Towards More Transparency
This list includes the expectations placed upon you as you go through this process. It is not assumed that you will do everything all at once, nor is it advisable. This is a gradual process as seen from the amount of time it takes to complete and the great burden placed upon you. However, the end goal is not to have reached these expectations, but to sustain them over time. Some of these phrases may seem foreign to you. Everything included on the list below will be addressed in the class.
- Know how to read Hebrew, including the letters chet and chaf. You don’t have to read fast, but you should know how to read accurately and with some sense that you’ve been reading regularly for a while.
- Read through all/most of the Torah and be familiar with most of the narrative stories. (See Unit 3 in the Curriculum)
- Know by heart and say regularly blessings/brachot before eating.
- Know boreh nefashot/shortest after-blessing by heart and be very comfortable with al hamichya (medium-length blessing) and benching/birkat hamazon (long after-blessing) which you can access easily on your phone or wallet bencher.
- Know asher yatzar/post bathroom blessing by heart, as it is said every time one finishes using the bathroom.
- Know how to keep Shabbat.
- Know the Holidays and what they commemorate and their related mitzvot
- Know basic of halacha/Jewish law
- Attend services on a regular basis. It is understandable that people go away now and then, but if you are in town, you make every effort to attend.
- This includes a minimum of once a week for women (excluding holidays, when attendance increases) and multiple times a week for men.
- Feel part of our community and come to events that interest you. By converting you are entering into a community. Judaism is not practiced in isolation.
- Slowly, gradually take on full observance of all the mitzvot, without exception, to the best of your ability. Including:
- Full observance of Shabbat (abstaining from prohibitions and fulfillment of obligations)
- Full observance of Kashrut in and outside the home
- Note: Being a vegetarian or vegan is not the same as keeping kosher
- Pray every day, three times a day for men, and twice a day at a minimum for women.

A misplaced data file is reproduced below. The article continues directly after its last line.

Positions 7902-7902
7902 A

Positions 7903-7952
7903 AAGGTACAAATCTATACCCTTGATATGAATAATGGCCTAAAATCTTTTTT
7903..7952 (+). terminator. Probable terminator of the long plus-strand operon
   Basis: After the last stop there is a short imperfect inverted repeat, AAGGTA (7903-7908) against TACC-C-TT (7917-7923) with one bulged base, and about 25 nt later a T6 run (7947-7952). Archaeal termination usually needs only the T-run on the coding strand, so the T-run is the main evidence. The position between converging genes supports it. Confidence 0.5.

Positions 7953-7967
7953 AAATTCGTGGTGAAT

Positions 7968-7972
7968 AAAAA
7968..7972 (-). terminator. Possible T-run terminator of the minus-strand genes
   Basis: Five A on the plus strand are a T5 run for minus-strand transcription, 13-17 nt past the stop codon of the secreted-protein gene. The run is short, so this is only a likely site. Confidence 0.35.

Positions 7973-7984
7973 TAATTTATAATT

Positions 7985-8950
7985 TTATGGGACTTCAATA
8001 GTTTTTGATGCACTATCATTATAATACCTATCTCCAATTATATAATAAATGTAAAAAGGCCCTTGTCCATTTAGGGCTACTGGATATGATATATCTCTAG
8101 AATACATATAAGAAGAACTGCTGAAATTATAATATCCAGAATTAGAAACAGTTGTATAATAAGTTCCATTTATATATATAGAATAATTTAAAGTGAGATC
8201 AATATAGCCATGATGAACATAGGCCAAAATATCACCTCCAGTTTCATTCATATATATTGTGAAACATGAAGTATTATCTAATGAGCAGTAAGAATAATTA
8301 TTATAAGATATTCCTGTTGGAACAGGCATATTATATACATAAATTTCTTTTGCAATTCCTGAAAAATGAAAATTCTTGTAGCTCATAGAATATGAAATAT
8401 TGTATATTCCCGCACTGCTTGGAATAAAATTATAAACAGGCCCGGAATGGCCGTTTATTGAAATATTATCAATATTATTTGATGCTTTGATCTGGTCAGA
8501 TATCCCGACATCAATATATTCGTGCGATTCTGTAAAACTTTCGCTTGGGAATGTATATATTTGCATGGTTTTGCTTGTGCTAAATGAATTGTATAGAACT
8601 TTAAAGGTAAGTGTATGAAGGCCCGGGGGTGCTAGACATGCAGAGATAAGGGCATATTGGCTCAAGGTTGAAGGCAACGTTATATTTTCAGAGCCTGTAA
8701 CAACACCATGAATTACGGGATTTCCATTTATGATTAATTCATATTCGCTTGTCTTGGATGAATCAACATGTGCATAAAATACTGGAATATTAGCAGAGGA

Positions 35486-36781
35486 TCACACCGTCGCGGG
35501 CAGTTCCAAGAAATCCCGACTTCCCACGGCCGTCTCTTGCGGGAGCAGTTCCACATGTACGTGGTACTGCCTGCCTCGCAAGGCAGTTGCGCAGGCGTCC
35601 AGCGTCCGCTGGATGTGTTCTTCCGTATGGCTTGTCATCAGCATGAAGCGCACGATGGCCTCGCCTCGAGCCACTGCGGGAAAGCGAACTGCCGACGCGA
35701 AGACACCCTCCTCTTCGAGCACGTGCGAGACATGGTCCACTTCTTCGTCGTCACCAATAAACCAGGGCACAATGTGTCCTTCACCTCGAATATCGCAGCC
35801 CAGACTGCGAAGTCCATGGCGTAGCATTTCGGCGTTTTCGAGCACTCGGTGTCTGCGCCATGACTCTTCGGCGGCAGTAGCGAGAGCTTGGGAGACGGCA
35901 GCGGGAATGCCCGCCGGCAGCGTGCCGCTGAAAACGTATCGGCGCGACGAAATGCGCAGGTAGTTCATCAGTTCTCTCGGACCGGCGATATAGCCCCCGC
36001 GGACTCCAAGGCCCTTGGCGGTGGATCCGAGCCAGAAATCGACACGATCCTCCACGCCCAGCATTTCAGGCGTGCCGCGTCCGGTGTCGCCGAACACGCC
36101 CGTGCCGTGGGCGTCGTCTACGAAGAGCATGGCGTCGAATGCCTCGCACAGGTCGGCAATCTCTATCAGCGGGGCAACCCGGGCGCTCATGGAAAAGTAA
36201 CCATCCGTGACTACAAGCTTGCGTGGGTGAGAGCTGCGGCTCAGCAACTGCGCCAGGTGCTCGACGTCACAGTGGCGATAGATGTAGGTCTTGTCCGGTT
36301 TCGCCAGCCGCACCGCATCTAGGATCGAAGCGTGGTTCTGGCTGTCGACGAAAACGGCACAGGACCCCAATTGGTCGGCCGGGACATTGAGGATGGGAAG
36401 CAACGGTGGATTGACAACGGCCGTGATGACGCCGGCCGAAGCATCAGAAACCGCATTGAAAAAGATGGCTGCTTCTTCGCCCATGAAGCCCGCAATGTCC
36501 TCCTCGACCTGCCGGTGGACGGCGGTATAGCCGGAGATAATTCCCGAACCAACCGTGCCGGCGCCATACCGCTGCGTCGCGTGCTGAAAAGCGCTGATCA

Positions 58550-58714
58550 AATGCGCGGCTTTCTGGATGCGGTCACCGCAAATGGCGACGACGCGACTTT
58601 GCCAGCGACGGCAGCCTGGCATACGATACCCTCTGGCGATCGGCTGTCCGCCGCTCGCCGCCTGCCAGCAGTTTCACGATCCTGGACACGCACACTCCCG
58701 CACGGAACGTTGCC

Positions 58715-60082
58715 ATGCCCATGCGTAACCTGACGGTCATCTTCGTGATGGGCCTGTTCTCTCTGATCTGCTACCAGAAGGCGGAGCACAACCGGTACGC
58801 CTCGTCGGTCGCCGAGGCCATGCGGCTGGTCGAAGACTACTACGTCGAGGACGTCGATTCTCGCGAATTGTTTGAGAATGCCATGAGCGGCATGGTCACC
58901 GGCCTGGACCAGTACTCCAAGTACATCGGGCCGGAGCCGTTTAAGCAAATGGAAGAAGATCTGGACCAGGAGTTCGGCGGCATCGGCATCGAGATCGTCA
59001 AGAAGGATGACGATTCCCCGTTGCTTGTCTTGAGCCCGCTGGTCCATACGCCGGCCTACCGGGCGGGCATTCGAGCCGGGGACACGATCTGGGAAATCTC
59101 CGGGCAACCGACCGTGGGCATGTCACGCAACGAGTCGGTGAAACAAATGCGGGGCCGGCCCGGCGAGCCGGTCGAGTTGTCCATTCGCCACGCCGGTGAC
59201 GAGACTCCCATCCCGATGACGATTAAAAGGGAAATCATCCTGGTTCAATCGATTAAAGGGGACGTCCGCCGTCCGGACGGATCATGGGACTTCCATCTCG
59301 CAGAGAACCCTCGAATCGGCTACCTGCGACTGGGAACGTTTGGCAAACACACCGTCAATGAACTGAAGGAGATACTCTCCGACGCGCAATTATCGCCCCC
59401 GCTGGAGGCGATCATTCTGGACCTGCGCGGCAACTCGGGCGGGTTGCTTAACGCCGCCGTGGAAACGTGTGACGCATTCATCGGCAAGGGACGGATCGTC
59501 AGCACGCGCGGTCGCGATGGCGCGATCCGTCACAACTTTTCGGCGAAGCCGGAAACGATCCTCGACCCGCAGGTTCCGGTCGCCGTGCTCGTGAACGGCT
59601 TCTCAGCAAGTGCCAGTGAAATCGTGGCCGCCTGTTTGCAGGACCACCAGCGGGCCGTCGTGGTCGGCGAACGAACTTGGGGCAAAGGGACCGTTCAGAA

- For men, put on tefillin each weekday
- This applies to the Jewish partner
- This applies to a candidate in the month before their immersion in the mikveh
- For men, wear a kippah every day and at all times, in and out of the home.
- Observing all the holidays
- Including taking off work if the holidays fall out on a workday
- Belief in one, noncorporeal Gd, who is both transcendent and immanent
- Belief in the Divinity of the Torah
- Belief in Divine reward and punishment
- If the Jewish partner is not currently observant, they must accept upon themselves a compatible level of observance to that for which the candidate is striving.
- The Jewish partner should come to classes, write the papers and share in the responsibility of the homework or take an alternative learning situation if that is more appropriate
Meeting the Beit Din
- The candidate (and Jewish partner if applicable) will appear before the beit din (Jewish conversion court) multiple times before the conversion.
- The purpose of these meetings is to determine the sincerity of the conversion and if the individuals have integrated observance of halacha into their life.
- More details are available for students
- Be aware that some Jewish conversion courts/batei din will require that a couple live in different homes before conversion for 3 months.
- Circumcision or ceremonial blood draw/hatafat dam brit for men
- Acceptance of the yoke of commandments and a sincere commitment to try to fulfill them all
- Immersion in a mikvah
- Affirm belief in one God, in the Divine nature of the Torah, reward and punishment, and in the obligation of Jews to keep halakha as set forth by the Rabbis
- Continue learning more about Judaism upon completion of this process.
- Commit to send your children to Yeshiva day schools for their education